Summary: Preached 1989. A people of integrity will not act as though God is automatically on their side, apart from righteousness; and they will pay attention to the way in which leadership is chosen.
On this Independence Day weekend we think about our nation’s history, our nation’s life. As we do so I want to assure you that we will be wrestling with the word of God, not just scattering political opinions over the landscape like birdseed. I am not here as political pundit, but as a pastor and preacher. I am here to remind us that the word of God stands in judgment over all things, including political systems. And that means that God’s word speaks to our own nation today.
I have to say all of this, I suppose, because I come from a particular political heritage, as most of you do, and it’s hard to keep that from coloring what I might say. I think I’ve told you about my great-grandmother; we have a book at home, biographies of various prominent Kentuckians, and she had a page in the book. It says of my great-grandmother, "Mrs. Moorman, being from western Kentucky, is of course, a Baptist and a Democrat!” Of course!
Well, her great-grandson is here today as a Kentuckian in exile, a Baptist, and, never mind the party, that doesn’t matter. I am here as a preacher of God’s transcending word.
The great theologian Karl Barth said on one occasion that the Christian ought to read the Bible in one hand and the newspaper in the other, in order to discern what God is doing and in order to shed light on these days. So· that is what we are going to do today -- we are going to let Hosea, the prophet of Israel in the 8th century before Christ teach us what it is to struggle to be a people of integrity in the 20th century after Christ.
Quickly, the setting of the eighth chapter of Hosea’s prophecy, which I am about to read: it is a day of tremendous turmoil and uncertainty in Israel’s life. There is an empire to the north called Assyria, and its king is a fellow with the awkward name of Tiglath-pileser. You got that? Tiglath-pileser. I plan to test you on it after the service!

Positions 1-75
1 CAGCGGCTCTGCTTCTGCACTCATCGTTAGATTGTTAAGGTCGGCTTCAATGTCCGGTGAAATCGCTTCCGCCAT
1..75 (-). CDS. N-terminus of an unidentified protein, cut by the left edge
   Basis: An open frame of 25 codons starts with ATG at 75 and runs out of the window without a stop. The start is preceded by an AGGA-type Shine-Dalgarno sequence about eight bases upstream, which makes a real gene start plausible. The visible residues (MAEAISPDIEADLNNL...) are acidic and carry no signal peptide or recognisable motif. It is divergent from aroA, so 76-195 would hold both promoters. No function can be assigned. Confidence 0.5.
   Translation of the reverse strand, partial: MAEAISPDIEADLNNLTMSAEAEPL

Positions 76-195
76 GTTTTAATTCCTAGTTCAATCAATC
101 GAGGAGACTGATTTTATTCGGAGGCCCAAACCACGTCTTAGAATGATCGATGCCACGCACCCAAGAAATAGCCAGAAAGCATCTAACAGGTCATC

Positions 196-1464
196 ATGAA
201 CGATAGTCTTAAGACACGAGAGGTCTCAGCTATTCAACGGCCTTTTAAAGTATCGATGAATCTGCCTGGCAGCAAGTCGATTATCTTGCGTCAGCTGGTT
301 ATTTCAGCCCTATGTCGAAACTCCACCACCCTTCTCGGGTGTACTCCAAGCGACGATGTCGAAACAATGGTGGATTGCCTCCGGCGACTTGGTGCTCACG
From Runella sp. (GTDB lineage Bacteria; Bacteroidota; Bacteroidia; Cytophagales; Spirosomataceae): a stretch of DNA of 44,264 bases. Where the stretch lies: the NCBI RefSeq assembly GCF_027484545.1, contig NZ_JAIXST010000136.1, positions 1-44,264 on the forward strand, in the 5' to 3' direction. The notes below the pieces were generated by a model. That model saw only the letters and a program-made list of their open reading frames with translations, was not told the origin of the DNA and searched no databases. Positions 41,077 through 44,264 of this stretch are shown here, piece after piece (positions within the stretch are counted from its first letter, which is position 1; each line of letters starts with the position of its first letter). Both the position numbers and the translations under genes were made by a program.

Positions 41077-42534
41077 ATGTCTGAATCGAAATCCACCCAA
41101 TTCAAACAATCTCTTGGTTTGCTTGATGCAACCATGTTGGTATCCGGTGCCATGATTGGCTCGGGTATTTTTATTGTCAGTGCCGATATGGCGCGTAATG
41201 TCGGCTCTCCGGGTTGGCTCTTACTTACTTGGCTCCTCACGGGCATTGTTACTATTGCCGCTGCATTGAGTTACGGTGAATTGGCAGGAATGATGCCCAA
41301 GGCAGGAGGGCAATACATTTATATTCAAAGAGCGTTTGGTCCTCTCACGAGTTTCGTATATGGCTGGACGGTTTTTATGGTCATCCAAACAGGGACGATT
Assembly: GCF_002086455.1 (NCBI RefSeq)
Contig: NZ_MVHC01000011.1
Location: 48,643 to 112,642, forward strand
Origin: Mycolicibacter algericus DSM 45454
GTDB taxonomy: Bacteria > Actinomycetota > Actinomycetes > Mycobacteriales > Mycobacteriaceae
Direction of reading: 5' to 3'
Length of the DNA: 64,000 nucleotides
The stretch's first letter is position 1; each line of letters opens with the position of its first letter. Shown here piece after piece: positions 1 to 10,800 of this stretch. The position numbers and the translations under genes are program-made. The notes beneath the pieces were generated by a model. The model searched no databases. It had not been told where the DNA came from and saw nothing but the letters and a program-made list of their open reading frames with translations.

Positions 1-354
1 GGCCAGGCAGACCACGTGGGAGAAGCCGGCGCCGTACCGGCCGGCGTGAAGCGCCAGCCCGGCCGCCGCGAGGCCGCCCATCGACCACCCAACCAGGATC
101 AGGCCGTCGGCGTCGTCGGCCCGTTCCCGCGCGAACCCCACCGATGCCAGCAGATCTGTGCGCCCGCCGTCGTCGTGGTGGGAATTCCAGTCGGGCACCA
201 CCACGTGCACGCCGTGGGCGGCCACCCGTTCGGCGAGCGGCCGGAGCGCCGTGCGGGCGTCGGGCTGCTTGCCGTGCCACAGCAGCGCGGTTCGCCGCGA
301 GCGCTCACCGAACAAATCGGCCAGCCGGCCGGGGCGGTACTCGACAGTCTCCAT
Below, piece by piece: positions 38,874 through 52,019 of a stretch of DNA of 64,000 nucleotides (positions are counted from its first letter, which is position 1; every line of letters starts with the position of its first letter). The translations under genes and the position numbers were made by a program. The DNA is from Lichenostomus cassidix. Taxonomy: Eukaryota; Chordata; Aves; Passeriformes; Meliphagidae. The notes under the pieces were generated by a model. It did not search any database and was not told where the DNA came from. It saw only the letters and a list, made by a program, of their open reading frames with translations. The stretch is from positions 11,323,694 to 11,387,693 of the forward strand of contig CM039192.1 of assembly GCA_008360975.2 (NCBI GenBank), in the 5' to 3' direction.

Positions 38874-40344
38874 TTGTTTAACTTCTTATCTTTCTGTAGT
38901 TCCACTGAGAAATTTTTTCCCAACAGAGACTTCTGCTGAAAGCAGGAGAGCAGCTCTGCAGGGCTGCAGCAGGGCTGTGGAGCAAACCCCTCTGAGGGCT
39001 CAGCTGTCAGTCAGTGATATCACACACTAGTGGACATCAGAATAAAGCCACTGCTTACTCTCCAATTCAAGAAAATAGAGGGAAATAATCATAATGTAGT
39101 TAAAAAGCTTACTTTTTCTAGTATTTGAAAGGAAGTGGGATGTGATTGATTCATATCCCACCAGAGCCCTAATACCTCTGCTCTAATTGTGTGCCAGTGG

Anyway, old Tig, we’ll call him, had gobbled up nation after nation, and was on his way to taking Israel. When old Tig marched toward Israel, there was a reaction. For one thing, political stability got lost. They had five kings in twenty-five years, and all but one of those kings reached the throne through conspiracy and murder. Not exactly a band of saints.
More than that, men like the prophet Hosea and the prophet Amos, his contemporary, see corruption, greed, sexual permissiveness, religious idolatry, a whole host of issues. And finally the day comes when Hosea can contain himself no longer. He speaks the word of the Lord to remind a people how they ought to be struggling, struggling to be a people of integrity. Listen to what he says:
“They sow the wind and they shall reap the whirlwind -- how long will it be till they are pure in Israel?”
When we pledge allegiance to the flag, we speak of one nation under God, with liberty and justice for all, but who will deliver liberty and who will guarantee justice? One nation under God, a people of integrity, who can make that happen?
Or we sing the national anthem – at least maybe you sing it; if you can, you’re a better man than I! But we conclude it singing of the land of the free and the home of the brave – not, by the way, as they do in Atlanta, the home of the Braves! – and it is not true, incidentally, that the last words of the national anthem are “Play ball”! But we sing of the land of the free and the home of the brave. Who will bring us that freedom and who will exercise the bravery to keep it? Who will have the kind of courage we sing about? It certainly doesn’t just come automatically. Who has courage enough to secure our freedom?